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P240 CDEIS score of 2 is optimal cut-off associated with lower risk of disease progression in early Crohn’s disease: Data from the CALM study

R. Ungaro1, R. Jordan2, C. Yzet3, P. Bossuyt4, F. Baert5, T. Vanasek6, G.R. D’Haens7, V. Wilhelmus Joustra7, R. Panaccione8, G. Novacek9, W. Reinisch9, A. Armuzzi10, O. Golovchenko11, O. Prymak11, A. Goldis12, S. Travis13, X. Hébuterne14, M. Ferrante15, G. Rogler16, M. Fumery3, S. Danese17, G. Rydzewska18, B. Pariente19, E. Hertervig20, C. Stanciu21, M. Serrero22, M. Diculescu23, L. Peyrin-Biroulet24, D. Laharie25, J.P. Wright26, F. Gomollón27, G. Irina28, S. Schreiber29, S. Motoya30, P.M. Hellström31, J. Halfvarson32, J.F. Colombel33

1Icahn School of Medicine at Mount Sinai, Department of Gastroenterology, New York City, USA, 2Icahn School of Medicine at Mount Sinai, Gastroenterology, New York, USA, 3Amiens University Hospital, Gastroenterology, Amiens, France, 4Imelda GI Clinical Research Center, Gastroenterology, Bonheiden, Belgium, 5AZ Delta Roeselare, Gastroenterology, Roeselare, Belgium, 62-nd Department of Internal Medicine, University Hospital Hradec Králové, Hradec Králové, Czech Republic, 7Amsterdam UMC, Gastroenterology, Amsterdam, The Netherlands, 8University of Calgary, Inflammatory Bowel Disease Unit, Calgary, Canada, 9Medical University of Vienna, Gastroenterology, Vienna, Austria, 10Fondazione Policlinico Universitario A. Gemelli IRCCS - Università Cattolica del Sacro Cuore, Inflammatory Bowel Disease Unit, Rome, Italy, 11Medical Clinical Investigational Center of Medical Center Health Clinic LLC, Gastroenterology, Vinnytsia, Ukraine, 12Universitatea de Medicina si Farmacie, Gastroenterology, Timisoara, Romania, 13University of Oxford, Translational Gastroenterology Unit, Oxford, UK, 14CHU of Nice- University of Nice Sophia-Antipolis, Gastroenterology and clinical Nutrition Department, Nice, France, 15University Hospitals Leuven, Gastroenterology, Leuven, Belgium, 16University Hospital Zurich, Department of Gastroenterology and Hepatology, Zurich, Switzerland, 17Humanitas University, Istituto Clinico Humanitas, Milan, Italy, 18Central Clinical Hospital of Ministry of Interior and Aministration, Warsaw and University of JK, Gastroenterology, Kielce, Poland, 19Lille University, Claude Huriez Hospital, Lille, France, 20Skane University Hospital, Gastroenterology, Lund, Sweden, 21Grigore T. Popa University of Medicine and Pharmacy, Gastroenterology, Iasi, Romania, 22North Hospital, University of Mediterranean, Hepato-Gastroenterology Department, Marseille, France, 23University of Medicine and Pharmacy ‘Carol Davila’, Gastroenterology, Bucharest, Romania, 24Hôpital de Brabois, Hépato Gastro-Entérologie-, Nancy, France, 25Hôpital Haut-Lévêque, Service d’Hépato-gastroentérologie et Oncologie Digestive, Bordeaux, France, 26Kingsbury Hospital, Gastroenterology, Cape Town, South Africa, 27Hospital Clínico de Zaragoza- IIS Aragón, Gastroenterology, Zaragoza, Spain, 28Military Medical Academy named after S.M.Kirov, Gastroenterology, Saint-Petersburg, Russian Federation, 29Kiel University, Department of Internal Medicine I, Kiel, Germany, 30Sapporo Kosei General Hospital, IBD Center, Sapporo, Japan, 31Uppsala University Hospital, Gastroenterology, Uppsala, Sweden, 32Faculty of Medicine and Health, Örebro University, Department of Gastroenterology, Örebro, Sweden, 33Icahn School of Medicine at Mount Sinai, Department of Gastroenterology, New York, USA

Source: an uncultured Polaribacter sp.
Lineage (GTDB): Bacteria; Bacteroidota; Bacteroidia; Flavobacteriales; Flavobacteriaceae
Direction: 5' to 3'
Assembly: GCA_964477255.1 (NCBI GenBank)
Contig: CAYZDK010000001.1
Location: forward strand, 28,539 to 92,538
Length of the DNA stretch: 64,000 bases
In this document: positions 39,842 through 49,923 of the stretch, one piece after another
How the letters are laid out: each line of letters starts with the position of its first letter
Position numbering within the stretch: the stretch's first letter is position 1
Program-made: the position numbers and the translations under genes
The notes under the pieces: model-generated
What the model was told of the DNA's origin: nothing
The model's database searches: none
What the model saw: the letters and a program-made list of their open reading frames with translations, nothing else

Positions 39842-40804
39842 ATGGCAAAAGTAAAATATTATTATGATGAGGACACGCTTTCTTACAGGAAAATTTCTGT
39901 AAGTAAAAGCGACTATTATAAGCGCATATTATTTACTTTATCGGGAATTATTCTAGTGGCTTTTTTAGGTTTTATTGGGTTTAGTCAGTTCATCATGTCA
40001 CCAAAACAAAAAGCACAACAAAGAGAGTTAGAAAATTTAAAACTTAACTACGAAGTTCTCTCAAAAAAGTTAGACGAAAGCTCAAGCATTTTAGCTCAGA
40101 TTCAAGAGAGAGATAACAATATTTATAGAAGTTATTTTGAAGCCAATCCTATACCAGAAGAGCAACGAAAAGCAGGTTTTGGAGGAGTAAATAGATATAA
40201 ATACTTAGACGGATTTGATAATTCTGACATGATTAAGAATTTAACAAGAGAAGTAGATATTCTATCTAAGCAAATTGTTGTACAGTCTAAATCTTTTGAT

Background

The optimal endoscopic target in early Crohn’s disease (CD) that limits long-term disease complications is unknown.

Methods

We analysed medical records from patients who had follow-up data since the end of CALM. Patients with Crohn’s disease endoscopic index of severity (CDEIS) scores at the end of CALM were included. The primary outcome was a composite of major adverse outcomes reflecting CD progression: new internal fistula/abscess, stricture, perianal fistula/abscess, CD hospitalisation, or CD surgery since the end of CALM. We compared median CDEIS and per cent improvement from baseline CDEIS. Youden index analysis was used to identify optimal CDEIS cut-off score associated with CD progression. Kaplan–Meier and Cox regression methods were used to compare rates of progression by different CDEIS targets. Multivariable models were adjusted for age, prior surgery, and stricturing behaviour.

Results

110 patients with median age 28 (IQR 22–38) years, disease duration 0.2 (0.1–0.5) years, and median follow up of 3.1 (1.9–4.4) years were included. Eleven per cent had a history of stricture, 5.5% history of surgery, and 52% were originally in the tight control arm of the CALM study. Median CDEIS score at end of CALM was 3 (0–5.4) and 32 (29%) patients had disease progression. Baseline median CDEIS score was similar between those with and without progression [10.9 (7.5–15.5) vs. 11.9 (8–17.5)]. Median CDEIS score at the end of CALM was higher among those with progression [1.3 (0–5.1) vs. 4.9 (3–9.1), p < 0.001)]. Patients within higher quartiles of CDEIS score had higher rates of progression over time (Figure 1). Patients without disease progression had a greater median decrease in CDEIS score from baseline to end of CALM [90% (60–100%) vs. 50% (30–80%), p < 0.001]. The optimal CDEIS score cut-off was 2 with sensitivity 84%, specificity 60% and NPV 90% for progression. Patients with CDEIS ≤ 2 had less progression over time compared with patients with > 50% improvement from baseline CDEIS (not reaching CDEIS ≤ 2) and those not meeting either endpoint (Figure 2). On adjusted analysis, CDEIS score ≤ 2 was associated with a decreased risk of progression (aHR 0.23, 95% CI 0.09–0.56).

Conclusion

In early CD, a CDEIS score ≤ 2 is optimal cut-off associated with a lower risk of disease progression.